Amazon Sells Android Consoles with Built-in Malware

Android consoles with malware
Written by William Reddy

Canadian sysadmin Daniel Milisic discovered that the firmware of the T95 Android set-top box he bought on Amazon was infected with complex malware right out of the box.

Let me remind you that we also talked that The Google Play Store Again Found a Malware Installed More Than a Million Times, and also that Iranian RatMilad Spyware Attacks Android Users.

And also, you may need the instruction: How to Delete Amazon account.

The malware was found in the firmware of the T95 set-top box with the AllWinner H616 processor, which is sold on Amazon, AliExpress and other major marketplaces in different countries. Such consoles go through a completely obscure path from production in China to the shelves of virtual stores. In many cases, devices are sold under different brands and names, and there is simply no clear indication of their origin.

In addition, since such devices usually go through many hands, vendors and resellers have many options for loading custom ROMs on them, including potentially malicious ones.

The researcher says that the T95 device he studied used an Android 10-based ROM signed with test keys and ADB (Android Debug Bridge) opened over Ethernet and Wi-Fi.

This configuration can already be alarming, since ADB can be used to connect to devices, have unlimited access to the file system, execute commands, install software, change data, and remotely control the device. However, since most consumer devices are protected by a firewall, attackers are unlikely to be able to remotely connect to them via ADB.

Milisic writes that he originally purchased the device to run Pi-hole DNS-sinkhole on it, which protects devices from inappropriate content, ads and malicious sites without installing additional software. However, after analyzing DNS queries in Pi-hole, the researcher noticed that the device was trying to connect to several IP addresses associated with active malware.

Android consoles with malware

Milisic believes that the malware installed on the device is a sophisticated CopyCat Android malware, first discovered by experts from Check Point in 2017. Even then, analysts believed that the malware infected more than 14 million devices worldwide, gained root access to 8 million of them, and in just two months brought its authors about $1.5 million.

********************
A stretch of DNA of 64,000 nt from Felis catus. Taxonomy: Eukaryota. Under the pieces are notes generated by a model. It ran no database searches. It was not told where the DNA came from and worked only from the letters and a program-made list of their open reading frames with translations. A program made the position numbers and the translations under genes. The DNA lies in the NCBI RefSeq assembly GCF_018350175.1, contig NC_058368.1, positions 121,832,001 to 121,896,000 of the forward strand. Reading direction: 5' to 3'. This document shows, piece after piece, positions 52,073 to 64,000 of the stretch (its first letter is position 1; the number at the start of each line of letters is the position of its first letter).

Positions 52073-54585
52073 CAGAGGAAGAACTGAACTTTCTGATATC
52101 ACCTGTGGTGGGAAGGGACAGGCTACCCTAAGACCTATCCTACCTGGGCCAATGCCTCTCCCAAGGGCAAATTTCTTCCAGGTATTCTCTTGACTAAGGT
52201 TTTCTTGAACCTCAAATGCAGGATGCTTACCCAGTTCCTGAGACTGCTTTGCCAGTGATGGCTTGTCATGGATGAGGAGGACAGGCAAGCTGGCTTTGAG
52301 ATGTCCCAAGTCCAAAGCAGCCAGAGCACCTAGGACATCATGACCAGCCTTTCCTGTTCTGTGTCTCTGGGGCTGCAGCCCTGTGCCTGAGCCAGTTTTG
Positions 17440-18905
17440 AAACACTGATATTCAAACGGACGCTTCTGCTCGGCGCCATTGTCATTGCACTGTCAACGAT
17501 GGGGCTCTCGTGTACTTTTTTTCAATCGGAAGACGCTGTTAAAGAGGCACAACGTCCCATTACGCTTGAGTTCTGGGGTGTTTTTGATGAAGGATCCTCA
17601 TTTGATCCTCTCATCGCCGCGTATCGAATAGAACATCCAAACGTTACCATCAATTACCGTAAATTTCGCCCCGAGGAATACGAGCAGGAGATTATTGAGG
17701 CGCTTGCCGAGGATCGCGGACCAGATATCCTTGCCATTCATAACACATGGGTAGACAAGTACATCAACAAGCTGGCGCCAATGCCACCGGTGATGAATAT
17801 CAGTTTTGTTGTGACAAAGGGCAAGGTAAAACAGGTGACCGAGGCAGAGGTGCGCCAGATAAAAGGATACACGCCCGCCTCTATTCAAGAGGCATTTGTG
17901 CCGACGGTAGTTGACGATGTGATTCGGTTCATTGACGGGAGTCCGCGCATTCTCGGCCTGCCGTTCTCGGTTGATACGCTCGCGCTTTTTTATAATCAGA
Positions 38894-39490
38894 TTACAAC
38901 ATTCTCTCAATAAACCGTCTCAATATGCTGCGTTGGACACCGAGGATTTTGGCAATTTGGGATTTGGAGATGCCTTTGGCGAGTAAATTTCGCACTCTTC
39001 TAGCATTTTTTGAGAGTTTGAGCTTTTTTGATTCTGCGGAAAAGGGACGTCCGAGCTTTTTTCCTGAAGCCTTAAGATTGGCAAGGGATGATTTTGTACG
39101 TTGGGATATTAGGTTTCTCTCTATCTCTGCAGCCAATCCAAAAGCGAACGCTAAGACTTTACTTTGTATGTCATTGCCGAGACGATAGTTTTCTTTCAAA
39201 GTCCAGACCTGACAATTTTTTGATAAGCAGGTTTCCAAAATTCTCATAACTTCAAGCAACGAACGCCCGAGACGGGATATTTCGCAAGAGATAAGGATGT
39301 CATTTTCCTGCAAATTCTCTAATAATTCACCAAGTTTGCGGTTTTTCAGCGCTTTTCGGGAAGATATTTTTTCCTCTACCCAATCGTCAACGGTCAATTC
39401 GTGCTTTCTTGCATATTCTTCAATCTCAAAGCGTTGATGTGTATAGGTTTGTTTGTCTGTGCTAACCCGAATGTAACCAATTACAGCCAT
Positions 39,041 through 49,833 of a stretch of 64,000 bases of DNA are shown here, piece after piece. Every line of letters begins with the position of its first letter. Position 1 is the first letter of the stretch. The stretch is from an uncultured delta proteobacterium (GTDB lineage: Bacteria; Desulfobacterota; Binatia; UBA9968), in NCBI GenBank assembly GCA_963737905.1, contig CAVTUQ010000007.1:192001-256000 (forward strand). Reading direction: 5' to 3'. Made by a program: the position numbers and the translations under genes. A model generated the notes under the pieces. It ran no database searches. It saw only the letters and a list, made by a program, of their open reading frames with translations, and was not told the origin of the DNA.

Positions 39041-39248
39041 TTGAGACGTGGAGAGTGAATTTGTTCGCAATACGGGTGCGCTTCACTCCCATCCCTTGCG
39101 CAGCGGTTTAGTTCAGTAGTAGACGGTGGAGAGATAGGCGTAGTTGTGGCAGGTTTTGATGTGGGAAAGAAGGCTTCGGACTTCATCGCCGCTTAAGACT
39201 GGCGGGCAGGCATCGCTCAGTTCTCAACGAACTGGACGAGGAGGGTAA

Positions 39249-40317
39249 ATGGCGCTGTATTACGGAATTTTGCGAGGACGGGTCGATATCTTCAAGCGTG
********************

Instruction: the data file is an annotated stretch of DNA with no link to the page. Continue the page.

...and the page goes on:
I discovered layers on top of the malware using tcpflow and nethogs to monitor traffic and traced the malware to the offending process/APK, which I then removed from ROM. But the last piece of malware that I haven’t been able to track down is injecting the system_server process and seems to be deeply integrated into the ROM.the researcher explains.

It turned out that the malware was trying to get additional payloads from ycxrl[.]com, cbphe[.]com, and cbpheback[.]com. Since creating a clean firmware to replace the malware proved difficult, Milishic decided to change the DNS C&C to route requests through the Pi-hole web server and block them.

The researcher writes that he does not know if many Android consoles of this model on Amazon are infected with malware, nor does he know exactly how this happened, but he recommends that all T95 users follow two simple steps to accurately clean their device and neutralize malware. which can work on it:

  1. reboot the device in recovery mode or perform a factory reset through the menu;
  2. after reboot, connect to ADB via USB or WiFi-Ethernet and run the script it created.

To make sure that the malware is neutralized, you should run adb logcat | grep Corejava and verify that the chmod command failed.

Given that such devices are very inexpensive, the researcher notes that it may be more reasonable to stop using them altogether.

About the author

William Reddy

I am from Ireland. My parents bought me a computer when I was 11, and several months after I have got a virus on this PC. I decided to enter the INSA Centre Val de Loire university after being graduated from the school. This French educational institution was offering a brand-new cybersecurity course. After getting the master's degree in cybersecurity, I've started working as a virus analyst in a little anti-malware vendor.

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